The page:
U.S. Sixth Circuit - The FindLaw 6th Circuit Court of Appeals Opinion Summaries Blog

October 2017 Archives

The case against hhgregg Inc. alleging that the company failed to pay overtime, and used a method of deducting commission draws from future pay, all in violation of the FLSA, has been revived. The Sixth Circuit Court of Appeals reversed the dismissal of the lower federal court, sending the case back to litigation.

The appellate court explained that the district court incorrectly found hhgregg's method of offsetting an employee's wages based on commission was lawful. In reversing, it additionally explained that the retailer or service establishment exception did not apply.

Court Weighs Religious v. Transgender Rights

Aimee Stephens, who was born a male, worked for a funeral home for six years.

One day, Stephens went to work and told the funeral director that she was changing her gender and wanted to start wearing women's clothing to work. The director fired her, citing religious beliefs.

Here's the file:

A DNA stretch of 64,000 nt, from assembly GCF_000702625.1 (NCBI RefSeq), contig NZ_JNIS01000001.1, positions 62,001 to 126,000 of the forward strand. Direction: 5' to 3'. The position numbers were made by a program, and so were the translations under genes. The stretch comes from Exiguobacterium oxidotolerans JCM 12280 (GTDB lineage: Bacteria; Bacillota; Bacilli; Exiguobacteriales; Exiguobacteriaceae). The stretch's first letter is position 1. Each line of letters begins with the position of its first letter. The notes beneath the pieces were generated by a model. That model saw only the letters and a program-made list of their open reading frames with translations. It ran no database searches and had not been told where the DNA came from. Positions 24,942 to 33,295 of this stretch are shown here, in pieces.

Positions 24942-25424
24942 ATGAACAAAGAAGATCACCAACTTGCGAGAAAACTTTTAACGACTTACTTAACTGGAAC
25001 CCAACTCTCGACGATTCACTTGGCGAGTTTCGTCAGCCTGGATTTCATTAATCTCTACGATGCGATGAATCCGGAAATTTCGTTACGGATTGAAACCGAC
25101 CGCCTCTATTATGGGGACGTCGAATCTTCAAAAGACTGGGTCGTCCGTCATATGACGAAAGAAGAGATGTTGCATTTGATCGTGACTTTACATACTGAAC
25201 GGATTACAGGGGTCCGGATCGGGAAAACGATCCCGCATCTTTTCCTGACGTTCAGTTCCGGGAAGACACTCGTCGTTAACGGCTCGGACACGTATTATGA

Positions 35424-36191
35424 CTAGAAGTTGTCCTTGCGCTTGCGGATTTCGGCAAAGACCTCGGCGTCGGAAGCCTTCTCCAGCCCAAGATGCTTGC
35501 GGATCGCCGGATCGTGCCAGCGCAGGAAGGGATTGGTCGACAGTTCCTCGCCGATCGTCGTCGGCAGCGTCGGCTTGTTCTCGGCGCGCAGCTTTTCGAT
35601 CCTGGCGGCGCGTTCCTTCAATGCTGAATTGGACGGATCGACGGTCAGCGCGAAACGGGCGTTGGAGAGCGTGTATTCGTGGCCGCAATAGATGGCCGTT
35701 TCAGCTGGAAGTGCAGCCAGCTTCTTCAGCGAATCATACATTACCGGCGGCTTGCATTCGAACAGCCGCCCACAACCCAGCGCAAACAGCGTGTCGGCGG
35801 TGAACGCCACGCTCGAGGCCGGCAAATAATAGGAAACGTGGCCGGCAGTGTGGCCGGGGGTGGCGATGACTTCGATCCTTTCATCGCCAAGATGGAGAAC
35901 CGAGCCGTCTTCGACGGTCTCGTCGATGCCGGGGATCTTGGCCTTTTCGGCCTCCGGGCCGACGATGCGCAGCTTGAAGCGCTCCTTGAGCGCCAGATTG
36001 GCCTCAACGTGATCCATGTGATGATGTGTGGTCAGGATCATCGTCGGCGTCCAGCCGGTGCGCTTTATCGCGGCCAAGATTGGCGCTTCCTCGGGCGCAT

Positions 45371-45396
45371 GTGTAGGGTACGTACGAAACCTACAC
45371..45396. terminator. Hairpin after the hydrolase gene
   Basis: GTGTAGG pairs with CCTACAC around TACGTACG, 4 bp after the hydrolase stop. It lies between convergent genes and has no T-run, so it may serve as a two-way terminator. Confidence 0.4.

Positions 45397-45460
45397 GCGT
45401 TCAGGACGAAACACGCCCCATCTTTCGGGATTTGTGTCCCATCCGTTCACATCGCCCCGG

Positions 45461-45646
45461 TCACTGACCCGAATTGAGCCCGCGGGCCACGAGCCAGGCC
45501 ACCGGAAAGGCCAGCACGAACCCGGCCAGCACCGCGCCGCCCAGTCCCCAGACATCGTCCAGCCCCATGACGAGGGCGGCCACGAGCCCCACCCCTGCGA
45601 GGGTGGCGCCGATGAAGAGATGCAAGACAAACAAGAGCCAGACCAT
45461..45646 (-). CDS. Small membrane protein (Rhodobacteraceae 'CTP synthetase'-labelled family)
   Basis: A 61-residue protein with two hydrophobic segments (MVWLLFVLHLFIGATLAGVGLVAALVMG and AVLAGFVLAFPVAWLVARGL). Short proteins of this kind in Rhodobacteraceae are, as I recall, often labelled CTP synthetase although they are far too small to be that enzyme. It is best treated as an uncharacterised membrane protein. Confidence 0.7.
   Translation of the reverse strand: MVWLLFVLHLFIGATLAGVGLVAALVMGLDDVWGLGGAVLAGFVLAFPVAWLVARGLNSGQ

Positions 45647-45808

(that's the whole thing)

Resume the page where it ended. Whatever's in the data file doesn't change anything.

Now a federal appeals court is pondering whether such religious rights outweigh transgender rights. It's nearly the same issue that is already before the U.S. Supreme Court.

The case of John Doe v. University of Cincinnati is not without some confused emotions. While it may sound like a typical case of a college campus 'he said she said' sexual assault dispute, the courts have found the disciplinary process to be unconstitutional.

The Sixth Circuit Court of Appeals held that the college's disciplinary process violated the due process rights of the student accused of sexual assault because he was denied the right to confront his accuser. However, unlike a criminal trial where a due process violation like this could be grounds for reversal, the appellate court explained that when it comes to school discipline, the law is a little bit different. Nevertheless, the appellate court upheld the granting of the preliminary injunction stopping the school from suspending the accused student.

Kentucky Judge Strikes Down Abortion Ultrasound Law

Judge David Hale is not a man of few words, especially on the issues of abortion and free speech.

In a 30-page ruling, the federal judge struck down a Kentucky law that would require doctors to take an ultrasound of the fetus and describe it to a patient before performing an abortion.

He said the law, HB 2, violates doctors' First Amendment rights and "appears to inflict psychological harm on abortion patients."